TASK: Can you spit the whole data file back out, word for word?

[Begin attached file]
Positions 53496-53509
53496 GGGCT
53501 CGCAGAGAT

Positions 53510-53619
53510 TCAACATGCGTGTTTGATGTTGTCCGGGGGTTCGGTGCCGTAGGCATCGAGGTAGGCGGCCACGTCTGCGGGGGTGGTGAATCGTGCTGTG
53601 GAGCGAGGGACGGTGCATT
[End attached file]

Positions 53496-53509
53496 GGGCT
53501 CGCAGAGAT

Positions 53510-53619
53510 TCAACATGCGTGTTTGATGTTGTCCGGGGGTTCGGTGCCGTAGGCATCGAGGTAGGCGGCCACGTCTGCGGGGGTGGTGAATCGTGCTGTG
53601 GAGCGAGGGACGGTGCATT